Responding to Abigail Zuger’s column in the New York Times. Zuger notes that today doctors spend most time prescribing for pre-illness, which means they try to predict the future.
I am amused by, “For people who feel fine… It is the patient … firmly planted in the here and now, while medical personnel spin wild tales of coming catastrophe…”
“In fact, our future of treating pre-illness will simply catapult us right back to a priestly past, as we offer up misty visions of the future and encourage the masses to see with us and act accordingly.”
Zuger’s image – emotional doctors versus patients demanding evidence – captures my experience perfectly. When I declined a mammogram, citing research in top journals, the doctor responded emotionally, literally throwing up her hands: “It must be better than nothing.”
Urging a bone density scan, she cited relative risk (50%) rather than absolute risk (3%). Outpatient surgical clinics require pre-op tests for despite published research consistently showing no difference in outcomes. Most doctors don’t know the Society for General Internal Medicine’s guidelines limit testing for asymptomatic adults.
Doctors eagerly embrace studies questioning the value of herbal or alternative options, but shrug off equally credible reports showing the low value of mainstream “preventive” medicine. In fact “preventive” really means “risk reduction” and often the reduction is so low as to be meaningless. Thus the line between science and magic become blurred, educated skeptics resist medical advice, and most doctors hate patients who know how to read statistics in the medical journals.
Today’s Wall Street Journal had yet another story by a disillusioned doctor: Why doctors are sick of their profession
Jauhar actually offers a balanced view. He points out that doctors were warned they would kill the goose that laid the golden eggs; many doctors still perform unnecessary surgery. I am healthy and rarely see doctors, yet when I had a small ovarian cyst, a doctor tried to persuade me to undergo a complete hysterectomy! I switched doctors and had an outpatient procedure in just a few hours.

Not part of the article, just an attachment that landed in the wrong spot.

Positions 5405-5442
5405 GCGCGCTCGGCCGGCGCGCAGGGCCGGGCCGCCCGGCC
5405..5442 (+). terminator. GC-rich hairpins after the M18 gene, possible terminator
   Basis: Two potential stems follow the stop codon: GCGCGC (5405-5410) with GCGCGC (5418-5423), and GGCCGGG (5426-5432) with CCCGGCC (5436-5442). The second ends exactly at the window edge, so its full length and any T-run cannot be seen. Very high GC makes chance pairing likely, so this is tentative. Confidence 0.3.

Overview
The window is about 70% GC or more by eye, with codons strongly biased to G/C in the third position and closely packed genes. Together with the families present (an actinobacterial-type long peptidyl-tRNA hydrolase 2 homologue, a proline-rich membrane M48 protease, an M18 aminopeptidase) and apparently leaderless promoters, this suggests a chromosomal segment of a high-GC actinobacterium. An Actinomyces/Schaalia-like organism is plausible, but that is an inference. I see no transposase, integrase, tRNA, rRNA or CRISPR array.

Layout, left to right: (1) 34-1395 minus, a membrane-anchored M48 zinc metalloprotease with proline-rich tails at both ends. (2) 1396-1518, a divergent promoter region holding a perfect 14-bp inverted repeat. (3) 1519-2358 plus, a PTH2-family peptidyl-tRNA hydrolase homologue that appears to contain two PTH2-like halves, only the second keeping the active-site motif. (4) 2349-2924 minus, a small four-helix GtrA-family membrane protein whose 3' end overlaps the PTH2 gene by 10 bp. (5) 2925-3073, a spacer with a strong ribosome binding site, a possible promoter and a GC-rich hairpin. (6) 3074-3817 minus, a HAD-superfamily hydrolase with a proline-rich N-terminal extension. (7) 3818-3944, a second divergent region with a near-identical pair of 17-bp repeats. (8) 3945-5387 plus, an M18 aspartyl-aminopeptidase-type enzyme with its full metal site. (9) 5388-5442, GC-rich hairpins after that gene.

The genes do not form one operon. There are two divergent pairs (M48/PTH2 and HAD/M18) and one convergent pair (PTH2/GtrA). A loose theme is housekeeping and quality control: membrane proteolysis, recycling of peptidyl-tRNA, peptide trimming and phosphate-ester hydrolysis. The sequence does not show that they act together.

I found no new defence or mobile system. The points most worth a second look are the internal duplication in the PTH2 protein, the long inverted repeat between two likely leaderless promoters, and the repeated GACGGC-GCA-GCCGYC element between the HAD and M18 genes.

The irony is that managed care often doesn’t prevent unnecessary or wasteful treatment. The term “preventive care” should be replaced with “risk reduction medicine.” Much of a primary care doctor’s work involves screenings of perfectly healthy, asymptomatic people that cannot be justified by research findings.
Doctors are still trained to memorize molecular structures but they need courses in statistics and decision making. Recently the WSJ published a review by a cardiologist who insisted that deaths from heart disease were down by 60%. I looked up the numbers: the reduction was 172/100,000 and that doesn’t account for things like errors in coding causes of death.
And while doctors complain bitterly about lack of respect, many of them persist in making elderly patients (and those close to end of life) suffer with unnecessary treatment. Just read any list of comments in a NYT article. I’ve heard first-hand accounts of 90-year-olds given colonoscopies, paid by Medicare; a doctor writes about aging Alzheimer’s patients getting painful needle tests for diabetes, ordered by a doctor, who can’t be stopped. yet few insurance companies give them what they need – massage, good food and privacy. I’ve heard even more horror stories of doctors who disregard DNR orders and who think they’re doing a service by keeping someone alive for a meaningless, drugged-up existence in a nursing home.
Finally, doctors have limited accountability. It is very, very hard to sue a doctor. Doctors make claims on their websites (and in practice) without disclaimers and disclosures of conflict of interest. Eye doctors actually place ads in their office magazines (“Want great vision? Talk to us about …”) without warning that these procedures do not always turn out well and sometimes make vision worse.
Recently I came across this article, allegedly reporting that being married confers health benefits: http://www.medicalnewstoday.com/articles/274828
Here’s my comment:
Being happily single and disgustingly healthy, I had a few concerns about this article.
Bella DePaulo’s book, Singled Out, provides a rigorous discussion of flaws in research comparing single and married people. For instance, often researchers lump together the “never-married,” divorced and widowed, without controlling for recency of divorce or widowhood. Those who never married actually have an advantage as they age because they are used to being alone.
As for cancer patients living longer, I’d want to know, “Are these people holding on longer, even living in pain, because they’re waiting to see a grandchild get married or graduate from college? Are their spouses and children reluctant to turn off life support, as compared to the more distantly related proxies of single people?”